I’ll admit, when I first saw the last name Popham, I did this:
James Popham, guru of assessment, was assigned reading when I was a K-12 educator, and used to usher in the era of accountability and a focus on “instruments” rather than students.
Then I read Susan Popham’s lucid, straightforward prose, and was instead feeling this:
Before I get to Popham and her coherence and cohesion, I’d like to focus some on Carolyn Miller’s piece. You should see my marginalia! As a former communications executive who developed and used many professional writing genres (and templates … a discussion of this term and its relationship to genre seems to be in order), the idea of a genre as having a social purpose resonated well. She believes that a genre is characterized by its usefulness in communicating from one group (or organization) to another by means of expected and accepted forms and formats. As Miller notes, a genre has a purpose, an exigence, a reason for its existence and its use in a particular situation; it is not merely a summation of particularities, or a form one can notice. This goes beyond what many (Frye, Black, Campbell and Jamieson) who postulate a kind of internal rhetorical unity that denotes a genre (C&J) or a kind of one-way “transaction” (Black) that communicates to an audience via a set of strategies, diction, or linguistic elements (153). This is the more “literary” definition of a genre, one which many are more used to. A literary genre can ostensibly exist without an actionable purpose, although I would argue that a writer calls upon a genre for one or more exigences: to express, to woo, to join a tradition, to imitate, to enjoy a challenge, to play with language, etc. I doubt that anyone is ever truly without an exigency, but this is different from what Miller means by “social action”, whereby the listener/reader is called upon to do something, and the genre exists as a way of bringing together not only a linguistic form, but a group of people who will interact (discourse) around it.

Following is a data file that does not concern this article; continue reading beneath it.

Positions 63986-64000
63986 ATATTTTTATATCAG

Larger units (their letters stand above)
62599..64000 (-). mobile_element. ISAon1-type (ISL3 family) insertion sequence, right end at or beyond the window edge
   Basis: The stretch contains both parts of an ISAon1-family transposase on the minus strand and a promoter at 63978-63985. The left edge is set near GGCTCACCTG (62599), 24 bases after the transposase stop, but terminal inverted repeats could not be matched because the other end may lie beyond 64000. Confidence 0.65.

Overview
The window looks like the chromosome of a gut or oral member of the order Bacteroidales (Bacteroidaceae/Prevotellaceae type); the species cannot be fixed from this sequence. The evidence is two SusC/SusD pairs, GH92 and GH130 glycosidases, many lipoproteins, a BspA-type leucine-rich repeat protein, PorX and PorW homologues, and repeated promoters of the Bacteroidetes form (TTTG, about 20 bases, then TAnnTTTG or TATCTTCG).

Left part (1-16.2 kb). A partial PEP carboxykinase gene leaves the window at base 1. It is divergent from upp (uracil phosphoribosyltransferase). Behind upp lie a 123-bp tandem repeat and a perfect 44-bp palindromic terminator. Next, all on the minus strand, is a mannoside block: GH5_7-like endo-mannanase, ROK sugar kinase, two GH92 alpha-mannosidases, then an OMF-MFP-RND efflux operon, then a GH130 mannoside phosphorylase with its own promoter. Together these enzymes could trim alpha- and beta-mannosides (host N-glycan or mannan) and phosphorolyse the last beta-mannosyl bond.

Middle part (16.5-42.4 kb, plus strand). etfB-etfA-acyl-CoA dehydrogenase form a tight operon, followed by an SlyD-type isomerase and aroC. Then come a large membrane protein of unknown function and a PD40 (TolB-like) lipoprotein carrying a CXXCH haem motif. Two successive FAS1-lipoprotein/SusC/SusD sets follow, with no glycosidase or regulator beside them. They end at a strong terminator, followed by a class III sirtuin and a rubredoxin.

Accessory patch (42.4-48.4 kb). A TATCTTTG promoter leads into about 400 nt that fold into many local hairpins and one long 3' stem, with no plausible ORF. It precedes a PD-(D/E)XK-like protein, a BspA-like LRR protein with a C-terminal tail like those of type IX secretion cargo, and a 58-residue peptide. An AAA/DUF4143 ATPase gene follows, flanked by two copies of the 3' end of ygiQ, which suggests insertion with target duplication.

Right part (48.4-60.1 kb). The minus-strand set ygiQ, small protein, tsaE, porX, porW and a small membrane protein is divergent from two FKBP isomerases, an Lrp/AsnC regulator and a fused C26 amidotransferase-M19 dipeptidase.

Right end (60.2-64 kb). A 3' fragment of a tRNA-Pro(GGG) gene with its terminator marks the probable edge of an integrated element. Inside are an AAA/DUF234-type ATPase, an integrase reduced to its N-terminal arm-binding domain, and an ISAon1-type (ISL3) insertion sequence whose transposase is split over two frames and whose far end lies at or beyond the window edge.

I was also piqued by this quote: “Thus, inaugurals, eulogies, courtroom speeches, and the like have conventional forms because they arise in situations with similar structures and elements and because rhetors respond in similar ways, having learned from precedent what is appropriate and what effects their actions are likely to have on other people” (152). This is part of Foucault’s historical a priori and also Vatz’s notion of what speech has come before as impacting the rhetor’s choices in responding to a situation. I submitted then when reading, and reiterated later in the essay, that analysis of discourse then becomes about deviance from the expected genres. This deviance (or aberration to use a network term … more later) may be interpreted as innovative (a sanctioned deviation from expected discourse, a lauded tweaking or hybridization of the genre) or as abject (beyond what is considered right or proper in terms of the use of the genre).